In addition, the final classification subdivided each of the three anatomically defined categories (ie, without PCOS) into ten further mechanisms by which cause might be explained: thus, hypothalamic to genetic, autoimmune, iatrogenic and neoplasm; pituitary to functional infectious/inflammatory, trauma/vascular; and ovarian to physiological, idiopathic and endocrine.

Despite its apparent complexity, the system, said FIGO, is designed to ‘harmonise definitions and categories . . . and improve the ability of basic, translational, clinical, and epidemiologic research to advance our knowledge of ovulatory disorders, their diagnosis, and their management’.

Although the classification ‘has general support’, there have already been somewhat critical comments, notably from two endocrinologists whose influence reaches way back to the first ESHRE/ASRM diagnostic consensus on PCOS (the ‘Rotterdam criteria’) and even to the original WHO classification system of the 1970s. In a journal commentary on the FIGO system Bruno Lunenfeld and Bart Fauser claim that the anatomical FIGO approach was misguided, and would have served patients better if its staring point was ‘relevant complaints of women’, and from there to plot a diagnostic and management path.(3) This, they propose, represents ‘current thinking’ - from diagnosis to prognosis - and would incorporate ‘big data, e-health tools concerning individual symptoms, biometrics, improved hormone assays (including AMH), patient-led monitoring of cycle variability and lifestyle factors’. This, they argue, would take a more practical (public health) approach and focus on the most common conditions.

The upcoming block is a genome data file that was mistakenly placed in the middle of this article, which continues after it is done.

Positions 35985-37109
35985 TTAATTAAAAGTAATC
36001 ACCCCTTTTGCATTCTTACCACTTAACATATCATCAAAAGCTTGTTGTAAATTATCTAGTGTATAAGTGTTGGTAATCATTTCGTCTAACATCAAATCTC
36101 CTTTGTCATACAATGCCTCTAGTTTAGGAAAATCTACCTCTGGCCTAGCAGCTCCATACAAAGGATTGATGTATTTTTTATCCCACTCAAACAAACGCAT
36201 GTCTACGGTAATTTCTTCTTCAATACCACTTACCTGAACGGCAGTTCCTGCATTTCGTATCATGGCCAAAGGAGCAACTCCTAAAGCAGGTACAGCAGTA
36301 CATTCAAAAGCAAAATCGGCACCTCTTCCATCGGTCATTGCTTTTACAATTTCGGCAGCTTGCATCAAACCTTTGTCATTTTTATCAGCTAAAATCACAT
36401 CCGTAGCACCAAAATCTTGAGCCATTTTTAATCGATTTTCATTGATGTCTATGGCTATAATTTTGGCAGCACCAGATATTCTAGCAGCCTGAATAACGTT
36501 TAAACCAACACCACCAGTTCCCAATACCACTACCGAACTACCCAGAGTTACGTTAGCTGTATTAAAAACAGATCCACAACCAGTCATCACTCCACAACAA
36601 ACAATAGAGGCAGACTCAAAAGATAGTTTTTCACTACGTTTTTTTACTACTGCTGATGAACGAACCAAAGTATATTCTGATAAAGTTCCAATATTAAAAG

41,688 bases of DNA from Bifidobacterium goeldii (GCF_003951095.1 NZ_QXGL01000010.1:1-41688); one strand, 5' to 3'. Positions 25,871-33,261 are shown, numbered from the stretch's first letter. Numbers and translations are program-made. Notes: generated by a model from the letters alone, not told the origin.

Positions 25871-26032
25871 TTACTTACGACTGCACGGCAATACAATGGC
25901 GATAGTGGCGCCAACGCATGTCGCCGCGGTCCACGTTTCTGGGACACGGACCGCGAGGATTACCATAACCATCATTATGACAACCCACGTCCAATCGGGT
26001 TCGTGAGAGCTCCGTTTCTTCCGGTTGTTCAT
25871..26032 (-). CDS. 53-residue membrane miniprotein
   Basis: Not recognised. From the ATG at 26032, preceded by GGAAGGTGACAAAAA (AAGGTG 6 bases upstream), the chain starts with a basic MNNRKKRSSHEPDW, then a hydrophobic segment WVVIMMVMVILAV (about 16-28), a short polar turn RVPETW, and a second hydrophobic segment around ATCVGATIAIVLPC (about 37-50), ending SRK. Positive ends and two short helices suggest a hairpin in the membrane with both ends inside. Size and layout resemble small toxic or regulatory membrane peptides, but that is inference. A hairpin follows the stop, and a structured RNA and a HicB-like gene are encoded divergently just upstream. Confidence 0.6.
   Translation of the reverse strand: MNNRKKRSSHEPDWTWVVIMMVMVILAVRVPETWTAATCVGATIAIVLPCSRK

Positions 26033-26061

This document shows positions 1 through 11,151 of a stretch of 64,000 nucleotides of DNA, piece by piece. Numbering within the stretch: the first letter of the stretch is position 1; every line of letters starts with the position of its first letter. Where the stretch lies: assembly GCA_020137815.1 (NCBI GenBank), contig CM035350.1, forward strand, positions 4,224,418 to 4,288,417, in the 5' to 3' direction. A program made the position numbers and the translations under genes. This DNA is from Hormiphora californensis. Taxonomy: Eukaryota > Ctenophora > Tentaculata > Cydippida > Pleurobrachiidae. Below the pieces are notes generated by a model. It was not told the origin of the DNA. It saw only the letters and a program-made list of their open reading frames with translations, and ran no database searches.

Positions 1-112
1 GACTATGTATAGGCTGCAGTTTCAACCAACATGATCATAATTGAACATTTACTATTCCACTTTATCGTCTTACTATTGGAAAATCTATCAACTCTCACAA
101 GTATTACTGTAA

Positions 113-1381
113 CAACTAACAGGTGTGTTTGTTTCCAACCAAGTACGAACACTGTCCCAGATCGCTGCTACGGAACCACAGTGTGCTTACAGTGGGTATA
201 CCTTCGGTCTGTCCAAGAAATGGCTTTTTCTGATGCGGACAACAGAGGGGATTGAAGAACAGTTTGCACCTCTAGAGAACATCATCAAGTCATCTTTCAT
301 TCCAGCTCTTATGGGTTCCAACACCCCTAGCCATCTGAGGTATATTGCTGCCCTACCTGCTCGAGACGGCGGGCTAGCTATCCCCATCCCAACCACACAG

However, in supporting the new system - and in something of a rebuttal of the claims of Lunenfeld and Fauser - two of the FIGO steering committee insist that the new system offers ‘a logical framework’ in which to serve patients and by which a precise diagnosis may be made for any woman presenting with features of an ovulatory disorder. Logical, maybe, but in its subdivision of the three anatomical groups into ten further sources of cause (genetic, autoimmune, iatrogenic, neoplastic, functional, inflammatory/infectious, trauma and vascular, physiological, idiopathic, and endocrine) the system takes on a complexity which, the authors advise, is best remembered by the aide-memoire GAIN FIT PIE!

1. Munro MG, Balen AH, Cho S, et al. The FIGO Ovulatory Disorders Classification System. Hum Reprod 2022; 37: 2446-2464.
2. Munro MG, Critchley HOD, Fraser IS; FIGO Menstrual Disorders Committee. The two FIGO systems for normal and abnormal uterine bleeding symptoms and classification of causes of abnormal uterine bleeding in the reproductive years: 2018 revisions. FIGO Committee on Menstrual Disorders. Int J Gynaecol Obstet 2018; 143: 393–408.
3. Balen AH, Munro MG, O’Neill HC, Lunenfeld B, Fauser BCJM. The New FIGO Ovulatory Disorder Classification: PRO and CON. Fertil Steril 2023; doi.org/10.1016/j.fertnstert.2023.01.043